Thursday, June 17, 2010

In Which The Inexplicable Is Explained to Me

Christine Besaw was a wingnut. She knew this because I would say it to her face. She'd bounce in to my 8th grade bible class and wouldn't know that I had seen her making goofy faces at my daughter Becca out in the hall.

"Good morning Mr. Booth," she'd say sweetly.

"Good morning Miss Besaw. You're a wingnut."

It turned out that Chrissy only had three more years to live.
God took her home at the tender age of seventeen on May 18, 2008. The car accident that took her life was just over two years ago now. We were all crushed. But God did so many amazing things through her death...too many to list here really. Her memorial service was just outstanding. I had one of those big, unforgettable experiences of Life at her service.

Job in the bible had always been a bit of an enigma to me. I had always been a little shocked and mystified by poor old Job. Here's a man who in one day lost all of his (substantial) riches...all his flocks, herds and servants...stolen or killed all in one day. And if that weren't enough for one man, he was told by the only surviving servant that all of his sons and daughters are also dead.

And Job's reaction? Extreme grief and, inexplicably, worship.

My whole life I had wondered about Job: how in the world does a man hear that kind of news, have the normal reactions of tearing his robes and shaving his head, but then proceed to fall to the ground in worship? That's crazy talk. God had just allowed (even 'suggested' the idea!) all of Job's children to die. How does Job worship a God who does that? "It makes no sense," I would say.

As I stood in the Besaw's church at Chrissy's memorial service, here is what I saw from my point of view: up on the screen are the words to the song, "Blessed Be Your Name," based on Job chapters 1&2. We are expected to sing these words; I of course had a huge lump in my throat and no voice:

Blessed be Your name
In the land that is plentiful
Where Your streams of abundance flow
Blessed be Your name
And blessed be Your name
When I'm found in the desert place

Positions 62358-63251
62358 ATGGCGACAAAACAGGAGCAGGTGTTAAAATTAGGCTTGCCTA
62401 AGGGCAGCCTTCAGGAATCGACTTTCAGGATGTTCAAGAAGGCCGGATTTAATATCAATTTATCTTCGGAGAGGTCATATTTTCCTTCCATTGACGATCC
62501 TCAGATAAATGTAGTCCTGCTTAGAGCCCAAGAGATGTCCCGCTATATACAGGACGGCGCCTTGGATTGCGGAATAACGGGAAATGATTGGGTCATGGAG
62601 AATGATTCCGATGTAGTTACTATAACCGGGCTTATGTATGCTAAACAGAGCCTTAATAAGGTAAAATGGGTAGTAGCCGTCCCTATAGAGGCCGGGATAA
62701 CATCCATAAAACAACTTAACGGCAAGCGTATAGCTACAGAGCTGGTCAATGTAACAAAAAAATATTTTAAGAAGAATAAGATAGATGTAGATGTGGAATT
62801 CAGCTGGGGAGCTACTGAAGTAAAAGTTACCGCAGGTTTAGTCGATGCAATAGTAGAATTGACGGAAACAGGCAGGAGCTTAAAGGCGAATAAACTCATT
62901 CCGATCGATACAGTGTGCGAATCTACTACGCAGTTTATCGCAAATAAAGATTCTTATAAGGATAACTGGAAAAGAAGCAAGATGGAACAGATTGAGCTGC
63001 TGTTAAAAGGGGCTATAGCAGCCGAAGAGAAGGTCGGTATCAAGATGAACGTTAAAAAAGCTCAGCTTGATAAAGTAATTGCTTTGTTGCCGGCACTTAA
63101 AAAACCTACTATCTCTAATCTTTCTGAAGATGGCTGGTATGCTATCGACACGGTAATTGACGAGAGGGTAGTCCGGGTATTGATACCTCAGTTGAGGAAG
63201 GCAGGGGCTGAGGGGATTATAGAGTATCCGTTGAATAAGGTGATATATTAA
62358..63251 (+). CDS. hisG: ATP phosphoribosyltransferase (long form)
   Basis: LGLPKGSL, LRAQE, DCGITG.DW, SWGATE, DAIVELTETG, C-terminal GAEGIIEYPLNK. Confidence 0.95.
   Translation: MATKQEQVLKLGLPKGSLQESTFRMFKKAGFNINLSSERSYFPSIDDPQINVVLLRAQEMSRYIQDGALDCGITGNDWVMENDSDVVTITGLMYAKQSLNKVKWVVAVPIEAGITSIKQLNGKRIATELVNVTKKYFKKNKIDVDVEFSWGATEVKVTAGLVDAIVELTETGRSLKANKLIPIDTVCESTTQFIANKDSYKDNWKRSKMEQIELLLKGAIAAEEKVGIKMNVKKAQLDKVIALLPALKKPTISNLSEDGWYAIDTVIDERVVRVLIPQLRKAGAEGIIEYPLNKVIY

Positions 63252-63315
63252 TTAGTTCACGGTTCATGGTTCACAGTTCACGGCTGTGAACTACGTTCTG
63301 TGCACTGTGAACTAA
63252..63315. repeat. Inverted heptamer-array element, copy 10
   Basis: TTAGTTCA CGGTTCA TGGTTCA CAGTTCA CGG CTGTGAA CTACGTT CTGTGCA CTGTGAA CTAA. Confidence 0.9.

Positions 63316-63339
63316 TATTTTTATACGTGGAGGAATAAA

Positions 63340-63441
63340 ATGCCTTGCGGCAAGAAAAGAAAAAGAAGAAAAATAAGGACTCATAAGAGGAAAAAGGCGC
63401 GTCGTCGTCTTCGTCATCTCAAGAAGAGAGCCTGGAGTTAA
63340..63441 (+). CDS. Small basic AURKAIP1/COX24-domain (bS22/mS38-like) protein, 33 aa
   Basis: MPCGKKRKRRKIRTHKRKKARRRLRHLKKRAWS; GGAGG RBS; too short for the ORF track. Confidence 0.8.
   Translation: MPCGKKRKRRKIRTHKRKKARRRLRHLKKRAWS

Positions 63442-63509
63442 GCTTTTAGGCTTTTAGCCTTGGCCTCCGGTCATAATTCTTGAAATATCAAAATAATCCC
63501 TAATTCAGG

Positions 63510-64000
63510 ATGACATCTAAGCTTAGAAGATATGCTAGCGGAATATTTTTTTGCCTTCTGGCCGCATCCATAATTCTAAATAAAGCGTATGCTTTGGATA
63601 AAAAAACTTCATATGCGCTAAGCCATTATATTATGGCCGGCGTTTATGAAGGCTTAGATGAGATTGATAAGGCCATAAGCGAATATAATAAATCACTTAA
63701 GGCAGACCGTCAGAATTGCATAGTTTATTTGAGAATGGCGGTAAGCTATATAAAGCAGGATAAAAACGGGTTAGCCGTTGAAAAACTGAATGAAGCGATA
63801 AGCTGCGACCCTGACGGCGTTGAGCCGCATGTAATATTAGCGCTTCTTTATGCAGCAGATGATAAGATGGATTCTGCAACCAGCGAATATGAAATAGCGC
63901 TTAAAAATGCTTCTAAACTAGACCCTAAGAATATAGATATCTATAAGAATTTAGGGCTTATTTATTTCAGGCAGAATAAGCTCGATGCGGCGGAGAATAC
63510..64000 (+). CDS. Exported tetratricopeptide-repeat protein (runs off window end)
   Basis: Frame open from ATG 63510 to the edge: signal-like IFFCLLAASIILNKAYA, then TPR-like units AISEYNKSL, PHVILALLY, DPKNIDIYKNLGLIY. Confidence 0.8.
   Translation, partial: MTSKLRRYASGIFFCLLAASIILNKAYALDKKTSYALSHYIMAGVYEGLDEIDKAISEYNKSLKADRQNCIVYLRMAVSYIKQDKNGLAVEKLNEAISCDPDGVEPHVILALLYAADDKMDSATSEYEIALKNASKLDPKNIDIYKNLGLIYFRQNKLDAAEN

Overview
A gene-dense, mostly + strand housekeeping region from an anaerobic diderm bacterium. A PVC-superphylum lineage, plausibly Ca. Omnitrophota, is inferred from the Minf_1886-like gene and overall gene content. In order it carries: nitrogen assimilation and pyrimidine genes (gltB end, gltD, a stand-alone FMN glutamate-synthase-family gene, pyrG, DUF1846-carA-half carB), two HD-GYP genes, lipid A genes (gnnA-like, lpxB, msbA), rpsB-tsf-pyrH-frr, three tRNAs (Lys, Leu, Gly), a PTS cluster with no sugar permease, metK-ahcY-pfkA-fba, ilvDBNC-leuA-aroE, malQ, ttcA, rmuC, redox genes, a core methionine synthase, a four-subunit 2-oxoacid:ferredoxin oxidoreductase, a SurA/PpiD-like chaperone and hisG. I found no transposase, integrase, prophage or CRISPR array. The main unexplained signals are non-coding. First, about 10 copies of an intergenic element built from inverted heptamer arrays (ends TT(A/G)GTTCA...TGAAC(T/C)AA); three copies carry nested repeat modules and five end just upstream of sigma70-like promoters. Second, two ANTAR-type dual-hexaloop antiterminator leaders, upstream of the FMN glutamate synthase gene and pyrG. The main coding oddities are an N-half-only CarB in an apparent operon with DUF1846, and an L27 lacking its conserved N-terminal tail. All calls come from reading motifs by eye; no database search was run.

Though I walk through the wilderness
Blessed be your name

CHORUS:
Every blessing You pour out I'll
Turn back to praise
And when the darkness closes in, Lord
Still I will say
Blessed be the name of the Lord
Blessed be Your name
Blessed be the name of the Lord
Blessed be Your glorious name

Blessed be Your name
When the sun's shining down on me
When the world's "all as it should be"
Blessed be You name
And blessed be Your name
On the road marked with suffering
Though there's pain in the offering
Blessed be Your name

You give and take away
You give and take away
My heart will choose to say
Lord, blessed be Your name
I will bless Your name

Blessed be the name of the Lord
Blessed be Your name
Blessed be the name of the Lord
Blessed be Your glorious name


Just below the screen is Pastor Rainville, singing these words, and in front of him is the pulpit. In front of the pulpit are some beautiful flowers, and in front of them is a casket with Chrissy's body inside. Then there are Chrissy's parents and here's the thing: Chrissy's mom's hands are up in the air. In worship. And she's singing with gusto:  

You give and take away
You give and take away
My heart will choose to say
Lord, blessed be Your name.


That image has been lodged in my brain for these two years:  Lyrics. Pastor. Pulpit. Flowers. Casket. Parents. Hands. Worship.

Fast forward to May 15, 2010. My own wife's memorial service. And after reading all of the above commentary, can you guess what song I chose to be sung? Yes, I chose, among others, "Blessed Be Your Name." 

Because I get it now.

I'm not sure I will be able to add much more to that. I just get it now.

I know with full assurance that Janie has not merely 'passed on' and is, vaguely, 'in a better place,' (as true as those terms may be). But in very specific terms she is with God in heaven. All on account of her trust in Jesus Christ, God-who-became-flesh-so-He-could-save-us. Her savior. Janie's suffering from cancer is over and her death is (for her) not a tragedy - it's a triumph! And sometimes when I let my imagination run I see images of her dancing and leaping for joy and being able to sing again. And I feel like dancing myself.

Now I'm not really a hand-raiser-while-singing kind of guy (sometimes I wish I was), but at her memorial I felt really glad to be singing those words:

You give and take away
You give and take away
My heart will choose to say
Lord, blessed be Your name.


Blessed be the name of the Lord
Blessed be Your name
Blessed be the name of the Lord
Blessed be Your glorious name.


We all miss Janie real bad. So bad it hurts sometimes. But I'm hoping that while it feels 'tragic' for those of us who remain behind, even for us - even for us - her death will turn out to be, in our lives, a triumph. What I mean by that is this: God can do great things in a person's life when their heart is turned toward Him and is not at cross-purposes to what He is doing. If we can allow ourselves to get on board with His program, we could see amazing things come out of this tragedy. Our lives can look different and we can become better people. And by that I mean becoming people who are more like Jesus, which is God's goal in letting suffering into the lives of His people.